SLOANE: And I’ve tried your product. One of our partners, Timeless, has really great vapes. They have a newer product that has some beautiful terpenes in it that I had last night. The flavor profile is of high quality — like a hit of flower that you would get from an outdoor sun-grown flower in a shelf.
SHAREEF: And they’re actually the first company to capture the brand value of California. If you pick up a Timeless and you look at their box, it says “terpenes from Northern California” That’s the best selling product line in the state of Arizona. They’re doing a great job for me.
SLOANE: We met a few other members of their team. And it was just a great product. And you could tell the brand had been developed because the founder was a lifestyle and clothing person, right? So that’s another space where brands really truly do exist. And so I’m curious, you know, you’re building products that scale across state lines, scale across countries that can truly start to be the inklings of a global supply chain for consistency — you’ve got hundreds of acres of land. So an MSO could have the same product in every state that they operate in, in multiple states. And it tastes the same.
SHAREEF: We’re giving people the first opportunity to have a hundred percent cannabis vape that is nationally standardized. And the companies and brands that have figured that out don’t actually have to go set up these million dollar extraction labs. All they need to do is go find a lab who has a source of biomass or distillate. They teach them how they want it to be refined. They give them their SOP and their packaging. They send our terpenes and boom, you have a hundred percent live resin product, and you’re able to go and scale. Instead of one market per year or one market per quarter, you can blitz scale. And blitz scaling is going to be really key for these brands to start developing their footprints.
SLOANE: And then there’s a brand, you know, it, it is sort of an organism and the larger it gets, the more people that are affiliated with it. And when you promote that brand, the bigger the brand becomes.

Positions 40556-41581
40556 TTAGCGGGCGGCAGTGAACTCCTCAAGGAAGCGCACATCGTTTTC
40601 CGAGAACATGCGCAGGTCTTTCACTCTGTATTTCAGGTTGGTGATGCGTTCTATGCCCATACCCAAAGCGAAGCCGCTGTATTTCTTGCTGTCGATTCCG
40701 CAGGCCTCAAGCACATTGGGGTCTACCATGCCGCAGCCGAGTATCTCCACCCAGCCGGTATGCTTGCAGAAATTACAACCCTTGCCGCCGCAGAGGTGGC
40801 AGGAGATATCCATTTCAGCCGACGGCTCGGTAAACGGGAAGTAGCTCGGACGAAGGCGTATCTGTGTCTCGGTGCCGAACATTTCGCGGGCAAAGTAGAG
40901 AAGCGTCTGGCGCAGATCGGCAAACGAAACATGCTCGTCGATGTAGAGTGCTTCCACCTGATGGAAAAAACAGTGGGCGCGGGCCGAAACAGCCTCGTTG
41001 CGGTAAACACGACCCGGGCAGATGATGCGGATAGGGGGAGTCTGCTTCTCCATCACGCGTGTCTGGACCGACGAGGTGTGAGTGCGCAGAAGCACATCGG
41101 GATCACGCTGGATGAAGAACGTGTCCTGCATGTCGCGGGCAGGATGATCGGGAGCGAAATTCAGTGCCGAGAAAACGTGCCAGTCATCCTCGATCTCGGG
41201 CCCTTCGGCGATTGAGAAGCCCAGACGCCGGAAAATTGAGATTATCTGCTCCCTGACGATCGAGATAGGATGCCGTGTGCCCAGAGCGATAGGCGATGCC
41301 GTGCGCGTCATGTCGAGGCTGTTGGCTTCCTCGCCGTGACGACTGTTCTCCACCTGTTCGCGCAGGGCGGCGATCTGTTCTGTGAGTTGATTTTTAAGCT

SHAREEF: When you don’t have to build these extraction labs, that’s money that gets to go into marketing or money that gets to go into being more price competitive, allowing you to eat up more market share. I think that we’re doing a good job of aligning ourselves with a select few companies that are hopefully going to win the space. We all want California to be this big export stage. We have all this heritage, the legacy, the terroir, all of these things — but you can only scale flower. So far, flower is not a shelf life stable product, right? You’re not going to put a flower onto a climate control jet, right? This is not like fruits from coming from Latin America. We’ve developed a shelf life stable product that allows us to scale. And we’re selling products in multiple countries today. Our focus is domestic, but we’re getting some inquiries from all over the world and getting to do business in new languages and new places and new currency formats. That’s really exciting.
SLOANE: Very cool. Exporting the essence of California cannabis in a legal framework on an international level is certainly a pioneering spirit and opportunity. Congrats on an amazing career and all the success that you’ve had thus far, I’m excited to continue to stay connected and watch it grow.